The flowers are fragrant, yellow and about 4 cm wide. Ginseng is the root of Panax ginseng, a perennial plant also known as Chinese or Korean ginseng. It is part of the Araliaceae family and grows in the mountains of East Asia. It is among the longest-lived plants, with slow growth: the roots are harvested when the plants are 5-6 years old. The root can grow up to 8 cm, while the plant displays a usually smooth stem, dark green leaves and white flowers. The tuberous root, visually resembling a human silhouette, encloses the healing properties. The root has a yellowish-gray color and a fleshy texture. The young roots are usually used for medicinal purposes.

Nutritional values of Green tea and red ginseng and lemon

Green tea contains several antioxidant polyphenols, including EGCG (Epigallocatechin gallate). It makes methylxanthines (caffeine, theobromine, theophylline), vitamin C and B vitamins (thiamine, riboflavin, niacin) bioavailable. Ginseng root contains substances such as vitamins B, C, pectin, phosphorus, essential oils and compounds with immunomodulatory activity that stimulate the production of cytokines and antibodies. The contained germanium, in combination with vitamin E gives a beneficial effect on the body. Lemon peels are a good source of vitamin C.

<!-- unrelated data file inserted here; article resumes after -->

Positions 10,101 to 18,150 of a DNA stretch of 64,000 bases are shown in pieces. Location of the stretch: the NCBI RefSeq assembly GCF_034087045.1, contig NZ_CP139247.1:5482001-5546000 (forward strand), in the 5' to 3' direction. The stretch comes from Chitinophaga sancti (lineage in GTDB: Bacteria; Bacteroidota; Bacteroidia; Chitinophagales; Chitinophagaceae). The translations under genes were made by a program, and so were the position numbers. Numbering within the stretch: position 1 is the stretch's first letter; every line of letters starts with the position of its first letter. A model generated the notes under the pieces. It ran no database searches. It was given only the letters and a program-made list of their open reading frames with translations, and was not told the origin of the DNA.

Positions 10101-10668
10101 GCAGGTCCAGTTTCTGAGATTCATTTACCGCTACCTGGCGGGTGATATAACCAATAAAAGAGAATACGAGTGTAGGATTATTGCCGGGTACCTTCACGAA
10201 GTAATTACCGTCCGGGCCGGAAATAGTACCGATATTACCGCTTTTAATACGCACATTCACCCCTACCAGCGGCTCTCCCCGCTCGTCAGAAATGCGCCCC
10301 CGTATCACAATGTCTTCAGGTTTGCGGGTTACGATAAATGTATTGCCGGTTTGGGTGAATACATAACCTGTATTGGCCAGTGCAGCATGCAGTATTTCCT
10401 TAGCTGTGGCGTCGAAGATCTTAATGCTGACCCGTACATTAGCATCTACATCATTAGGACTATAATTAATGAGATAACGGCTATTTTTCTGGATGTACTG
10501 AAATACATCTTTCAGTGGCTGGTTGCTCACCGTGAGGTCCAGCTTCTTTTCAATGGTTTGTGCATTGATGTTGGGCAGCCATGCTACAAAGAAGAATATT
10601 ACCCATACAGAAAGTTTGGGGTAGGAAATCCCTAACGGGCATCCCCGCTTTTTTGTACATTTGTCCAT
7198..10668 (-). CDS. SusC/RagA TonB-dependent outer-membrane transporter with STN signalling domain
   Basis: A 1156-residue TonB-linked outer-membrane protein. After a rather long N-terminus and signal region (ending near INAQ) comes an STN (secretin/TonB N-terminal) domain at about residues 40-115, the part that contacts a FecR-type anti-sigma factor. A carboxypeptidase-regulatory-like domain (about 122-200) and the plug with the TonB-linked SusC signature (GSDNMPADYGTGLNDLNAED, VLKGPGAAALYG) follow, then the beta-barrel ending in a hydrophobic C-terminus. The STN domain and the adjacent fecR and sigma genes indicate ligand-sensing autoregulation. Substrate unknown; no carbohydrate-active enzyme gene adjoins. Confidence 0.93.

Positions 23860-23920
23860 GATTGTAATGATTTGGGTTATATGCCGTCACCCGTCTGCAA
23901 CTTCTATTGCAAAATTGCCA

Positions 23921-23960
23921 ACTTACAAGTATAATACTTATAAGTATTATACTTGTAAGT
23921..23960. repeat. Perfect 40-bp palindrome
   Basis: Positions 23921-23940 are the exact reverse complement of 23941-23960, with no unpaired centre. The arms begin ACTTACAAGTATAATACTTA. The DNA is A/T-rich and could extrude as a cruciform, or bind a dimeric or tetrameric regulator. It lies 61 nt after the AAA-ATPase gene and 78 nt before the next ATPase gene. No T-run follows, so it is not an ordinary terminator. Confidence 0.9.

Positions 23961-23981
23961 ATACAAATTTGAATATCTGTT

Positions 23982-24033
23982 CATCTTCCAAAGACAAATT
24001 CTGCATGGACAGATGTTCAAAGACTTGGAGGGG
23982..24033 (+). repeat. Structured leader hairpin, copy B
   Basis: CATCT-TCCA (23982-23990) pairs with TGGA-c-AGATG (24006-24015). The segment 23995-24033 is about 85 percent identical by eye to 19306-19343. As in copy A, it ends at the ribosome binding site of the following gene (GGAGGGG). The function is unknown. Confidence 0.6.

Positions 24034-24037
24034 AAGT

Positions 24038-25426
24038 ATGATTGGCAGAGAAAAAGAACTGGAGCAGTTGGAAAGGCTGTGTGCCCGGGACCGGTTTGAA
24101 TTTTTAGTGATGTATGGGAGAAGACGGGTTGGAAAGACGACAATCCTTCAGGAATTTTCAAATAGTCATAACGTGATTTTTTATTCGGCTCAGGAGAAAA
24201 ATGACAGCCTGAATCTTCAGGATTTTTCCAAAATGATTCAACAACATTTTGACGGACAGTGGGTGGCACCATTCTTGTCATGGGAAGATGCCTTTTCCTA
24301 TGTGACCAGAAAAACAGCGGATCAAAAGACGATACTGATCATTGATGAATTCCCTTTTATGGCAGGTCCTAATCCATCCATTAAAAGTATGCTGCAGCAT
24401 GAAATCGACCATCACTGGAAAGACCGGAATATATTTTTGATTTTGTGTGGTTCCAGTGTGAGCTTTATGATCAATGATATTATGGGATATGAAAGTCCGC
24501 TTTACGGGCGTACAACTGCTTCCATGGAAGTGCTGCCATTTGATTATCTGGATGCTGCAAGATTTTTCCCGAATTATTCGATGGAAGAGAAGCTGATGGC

How to prepare green tea and red ginseng and lemon

Green tea with ginseng is obtained by placing in a cup (250 ml), about 3-5 grams of the mixture with water at 80 °C. Let it steep for 2 to 3 minutes before drinking this green tea. Add honey or sugar, if desired.

Green tea and red ginseng and lemon: side effects and contraindications

Green tea with ginseng can also be harmful to some people, especially in large doses. Side effects include insomnia, headaches, dizziness, diarrhea, anxiety and nervousness. For some people, episodes of rapid heartbeat, sudden changes in low and high blood pressure may occur. High doses of this tea can cause arterial hypertension, so people suffering from a particular heart condition should pay attention to the amount of green tea with ginseng.
The same is recommended for those suffering from chronic diseases of the thyroid, metabolic , liver and kidneys. Ginseng should not be taken together with alcohol, caffeine, medications such as antidepressants and blood thinners. The quantity of ginseng contained in the rather low herbal teas can be considered safe if the doses are not exceeded. Caution is advised for any known allergies in the ingredients of the infusion, and for pregnant and breastfeeding women.